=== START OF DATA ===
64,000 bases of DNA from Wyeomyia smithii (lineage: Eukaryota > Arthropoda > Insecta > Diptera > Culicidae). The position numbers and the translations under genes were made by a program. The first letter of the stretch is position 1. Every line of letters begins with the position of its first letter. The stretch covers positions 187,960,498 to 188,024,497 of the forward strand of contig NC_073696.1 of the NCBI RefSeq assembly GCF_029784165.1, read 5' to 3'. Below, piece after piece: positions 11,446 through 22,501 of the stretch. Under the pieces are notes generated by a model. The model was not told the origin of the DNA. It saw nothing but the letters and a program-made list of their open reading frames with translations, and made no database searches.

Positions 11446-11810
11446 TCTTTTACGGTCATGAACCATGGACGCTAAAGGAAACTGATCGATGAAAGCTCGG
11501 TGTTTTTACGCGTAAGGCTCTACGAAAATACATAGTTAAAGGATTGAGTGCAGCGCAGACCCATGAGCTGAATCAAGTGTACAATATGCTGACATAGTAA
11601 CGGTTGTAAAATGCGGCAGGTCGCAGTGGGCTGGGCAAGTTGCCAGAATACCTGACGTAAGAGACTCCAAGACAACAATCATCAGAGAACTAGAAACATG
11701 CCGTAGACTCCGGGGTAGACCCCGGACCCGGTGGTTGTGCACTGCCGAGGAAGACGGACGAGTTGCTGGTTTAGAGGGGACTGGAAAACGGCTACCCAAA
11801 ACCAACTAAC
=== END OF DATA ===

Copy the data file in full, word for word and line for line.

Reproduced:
64,000 bases of DNA from Wyeomyia smithii (lineage: Eukaryota > Arthropoda > Insecta > Diptera > Culicidae). The position numbers and the translations under genes were made by a program. The first letter of the stretch is position 1. Every line of letters begins with the position of its first letter. The stretch covers positions 187,960,498 to 188,024,497 of the forward strand of contig NC_073696.1 of the NCBI RefSeq assembly GCF_029784165.1, read 5' to 3'. Below, piece after piece: positions 11,446 through 22,501 of the stretch. Under the pieces are notes generated by a model. The model was not told the origin of the DNA. It saw nothing but the letters and a program-made list of their open reading frames with translations, and made no database searches.

Positions 11446-11810
11446 TCTTTTACGGTCATGAACCATGGACGCTAAAGGAAACTGATCGATGAAAGCTCGG
11501 TGTTTTTACGCGTAAGGCTCTACGAAAATACATAGTTAAAGGATTGAGTGCAGCGCAGACCCATGAGCTGAATCAAGTGTACAATATGCTGACATAGTAA
11601 CGGTTGTAAAATGCGGCAGGTCGCAGTGGGCTGGGCAAGTTGCCAGAATACCTGACGTAAGAGACTCCAAGACAACAATCATCAGAGAACTAGAAACATG
11701 CCGTAGACTCCGGGGTAGACCCCGGACCCGGTGGTTGTGCACTGCCGAGGAAGACGGACGAGTTGCTGGTTTAGAGGGGACTGGAAAACGGCTACCCAAA
11801 ACCAACTAAC